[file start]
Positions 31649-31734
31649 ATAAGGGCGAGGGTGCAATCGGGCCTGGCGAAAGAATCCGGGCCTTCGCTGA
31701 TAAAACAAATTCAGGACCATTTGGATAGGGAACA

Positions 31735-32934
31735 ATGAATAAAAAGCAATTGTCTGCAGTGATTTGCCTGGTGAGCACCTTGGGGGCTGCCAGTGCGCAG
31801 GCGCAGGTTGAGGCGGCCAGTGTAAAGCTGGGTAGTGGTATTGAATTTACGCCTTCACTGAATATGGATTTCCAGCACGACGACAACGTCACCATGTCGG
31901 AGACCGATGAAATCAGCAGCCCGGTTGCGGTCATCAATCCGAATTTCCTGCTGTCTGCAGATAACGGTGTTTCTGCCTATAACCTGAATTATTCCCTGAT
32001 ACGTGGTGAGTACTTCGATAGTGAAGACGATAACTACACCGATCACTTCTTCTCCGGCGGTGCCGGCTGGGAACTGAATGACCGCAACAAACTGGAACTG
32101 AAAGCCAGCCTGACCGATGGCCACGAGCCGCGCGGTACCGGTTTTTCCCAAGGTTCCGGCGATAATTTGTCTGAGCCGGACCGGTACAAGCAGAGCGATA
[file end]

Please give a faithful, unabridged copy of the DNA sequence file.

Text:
Positions 31649-31734
31649 ATAAGGGCGAGGGTGCAATCGGGCCTGGCGAAAGAATCCGGGCCTTCGCTGA
31701 TAAAACAAATTCAGGACCATTTGGATAGGGAACA

Positions 31735-32934
31735 ATGAATAAAAAGCAATTGTCTGCAGTGATTTGCCTGGTGAGCACCTTGGGGGCTGCCAGTGCGCAG
31801 GCGCAGGTTGAGGCGGCCAGTGTAAAGCTGGGTAGTGGTATTGAATTTACGCCTTCACTGAATATGGATTTCCAGCACGACGACAACGTCACCATGTCGG
31901 AGACCGATGAAATCAGCAGCCCGGTTGCGGTCATCAATCCGAATTTCCTGCTGTCTGCAGATAACGGTGTTTCTGCCTATAACCTGAATTATTCCCTGAT
32001 ACGTGGTGAGTACTTCGATAGTGAAGACGATAACTACACCGATCACTTCTTCTCCGGCGGTGCCGGCTGGGAACTGAATGACCGCAACAAACTGGAACTG
32101 AAAGCCAGCCTGACCGATGGCCACGAGCCGCGCGGTACCGGTTTTTCCCAAGGTTCCGGCGATAATTTGTCTGAGCCGGACCGGTACAAGCAGAGCGATA